Exposure

14 Pitches in the Heart of the Middle East

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Photo: Henna Taylor

This January, in the heart of the Middle East, a crew of rock climbers set out to establish an 1,800-foot, 14-pitch, 5.13+ route up Jordan’s Jebel Rum. On the outskirts of Wadi Rum, a region in the southern part of the country, the team composed of Mohammad Hussein, Madaleine Sorkin, Elad Omer, and Eli Nissan linked up with the local Bedouin people who have been working hard to establish a market for adventure tourism.

After three weeks of cleaning and searching for the best routes, the climbing team left without the opportunity or time for a free ascent. Just two weeks later, another team from the Czech Republic free-climbed the route in a continuous two-day effort with the blessing of the establishing crew.

Colorado-based filmmaker Henna Taylor, who is making a movie about the route’s creation, shares her best shots from the initial trip.

Photo: Boulder, Colorado–based pro climber Madaleine Sorkin attempts the fourth and most difficult pitch (5.13d) on the project we named the Sultan ul-Mujahidin, which translates to “Sultan of the Freedom Warriors.”

Photo: Henna Taylor

The view of Wadi Rum from the top of Jebel Rum, the tallest summit in the area, at more than 5,750 feet.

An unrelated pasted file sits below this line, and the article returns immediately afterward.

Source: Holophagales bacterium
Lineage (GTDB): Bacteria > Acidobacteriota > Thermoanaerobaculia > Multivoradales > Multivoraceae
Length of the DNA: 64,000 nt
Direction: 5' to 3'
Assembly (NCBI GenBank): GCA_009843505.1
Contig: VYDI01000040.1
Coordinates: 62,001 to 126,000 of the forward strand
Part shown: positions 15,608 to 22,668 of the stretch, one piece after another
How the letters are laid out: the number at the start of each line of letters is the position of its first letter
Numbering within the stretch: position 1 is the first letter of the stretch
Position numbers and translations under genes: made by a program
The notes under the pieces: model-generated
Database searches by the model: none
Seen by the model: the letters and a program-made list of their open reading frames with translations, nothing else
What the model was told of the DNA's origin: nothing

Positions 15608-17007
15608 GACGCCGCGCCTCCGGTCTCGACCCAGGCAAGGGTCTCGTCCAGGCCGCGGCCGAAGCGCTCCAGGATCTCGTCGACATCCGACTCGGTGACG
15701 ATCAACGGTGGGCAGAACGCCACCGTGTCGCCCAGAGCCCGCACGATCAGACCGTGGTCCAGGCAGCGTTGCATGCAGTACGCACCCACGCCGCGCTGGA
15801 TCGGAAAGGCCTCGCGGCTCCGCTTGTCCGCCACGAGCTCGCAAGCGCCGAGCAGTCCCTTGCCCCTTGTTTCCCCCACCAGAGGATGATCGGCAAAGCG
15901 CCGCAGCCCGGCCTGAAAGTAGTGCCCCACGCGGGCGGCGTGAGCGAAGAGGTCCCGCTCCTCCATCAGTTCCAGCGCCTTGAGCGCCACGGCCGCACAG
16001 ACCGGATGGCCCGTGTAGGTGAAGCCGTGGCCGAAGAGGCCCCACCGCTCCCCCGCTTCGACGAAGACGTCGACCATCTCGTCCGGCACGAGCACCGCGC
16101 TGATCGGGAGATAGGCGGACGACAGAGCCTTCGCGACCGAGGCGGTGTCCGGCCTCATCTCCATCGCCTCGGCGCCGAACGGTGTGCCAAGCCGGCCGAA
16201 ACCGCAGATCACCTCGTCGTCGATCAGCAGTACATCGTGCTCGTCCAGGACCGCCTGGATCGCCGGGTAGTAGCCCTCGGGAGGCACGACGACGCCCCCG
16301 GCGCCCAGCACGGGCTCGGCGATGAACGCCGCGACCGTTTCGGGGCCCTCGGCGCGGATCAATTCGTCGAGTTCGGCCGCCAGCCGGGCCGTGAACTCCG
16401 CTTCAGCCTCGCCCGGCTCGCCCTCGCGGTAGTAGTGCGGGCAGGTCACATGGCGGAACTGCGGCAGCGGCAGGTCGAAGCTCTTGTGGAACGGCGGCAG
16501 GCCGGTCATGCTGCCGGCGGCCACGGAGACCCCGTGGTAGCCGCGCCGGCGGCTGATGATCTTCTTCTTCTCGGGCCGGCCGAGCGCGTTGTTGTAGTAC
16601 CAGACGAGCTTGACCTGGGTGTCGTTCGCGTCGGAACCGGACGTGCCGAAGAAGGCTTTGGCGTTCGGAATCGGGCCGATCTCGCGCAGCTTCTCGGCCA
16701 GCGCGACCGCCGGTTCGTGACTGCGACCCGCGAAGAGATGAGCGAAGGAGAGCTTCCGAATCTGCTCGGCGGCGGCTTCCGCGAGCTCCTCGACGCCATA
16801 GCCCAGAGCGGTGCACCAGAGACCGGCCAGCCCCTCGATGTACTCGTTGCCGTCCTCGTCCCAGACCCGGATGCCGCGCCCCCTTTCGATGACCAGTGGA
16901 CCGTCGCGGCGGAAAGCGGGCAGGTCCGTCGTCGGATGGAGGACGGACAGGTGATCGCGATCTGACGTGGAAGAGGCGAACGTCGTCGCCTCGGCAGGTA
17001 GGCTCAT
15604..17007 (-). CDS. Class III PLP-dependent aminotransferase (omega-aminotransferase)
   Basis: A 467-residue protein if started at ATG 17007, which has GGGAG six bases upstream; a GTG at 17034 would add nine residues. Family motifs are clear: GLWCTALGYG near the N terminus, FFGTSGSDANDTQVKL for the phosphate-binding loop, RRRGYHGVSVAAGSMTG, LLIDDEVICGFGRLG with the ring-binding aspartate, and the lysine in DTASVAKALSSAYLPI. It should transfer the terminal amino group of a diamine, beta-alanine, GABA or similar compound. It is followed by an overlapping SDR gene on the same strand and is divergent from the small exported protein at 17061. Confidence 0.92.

Photo: Henna Taylor

The desert is hard on vehicles. In Wadi Rum, every usable part is salvaged well after its running life.

Photo: Henna Taylor

Local guide Mohammad Hussein (pointing) worries for the future of the Bedouin people and is hopeful that tourism will return.

Photo: Henna Taylor

Israeli climbing guide Elad Omer and Sorkin worked tirelessly to find the best climbing sequences to free-climb the most difficult sections on the Sultan ul-Mujahidin. Omer and Eli Nissan began working on this route in 2014 and have spent countless hours to make it a reality. The rock is delicate sandstone. At times, they added a little glue to critical hand- and footholds to ensure the route’s sustainability for future free-climbing impacts.

Photo: Alon Brookstein

Hussein and Omer taking a moment on Burdah Arch, near Wadi Rum.

Photo: Henna Taylor

Sunset in the desert, where the fine red sand felt almost like velvet.

Photo: Henna Taylor

Camels rule Wadi Rum. A Bedouin can send a camel home in the dark of the night, and it will find its way back with ease.

Photo: Henna Taylor

Israeli American climber and carpenter Eli Nissan on a break while establishing the Sultan ul-Mujahidin. During our time on the wall, we could hear the village’s call to prayer numerous times throughout the day.

Photo: Henna Taylor

A local man, Salle, and his son, Naile, adeptly butchered a goat for our dinner one evening. In less than an hour, the goat was slain, skinned, cleaned, butchered, cooked, and served.

Photo: Henna Taylor

Finally, after three years of route finding, cleaning, bolting, and climbing the Sultan ul-Mujahidin, the route is established and ready to be free-climbed from the bottom to the top in a continuous effort.

A few weeks after we left Wadi Rum, climbers Matěj Svojtka and Jáchym Srb, from the Czech Republic, took an interest in the Sultan. After a few days of work on the difficult pitches, the duo managed to free-climb the entire route. They personally thanked the first ascensionist for their work on the line, saying it was some of the best climbing they’d ever done.

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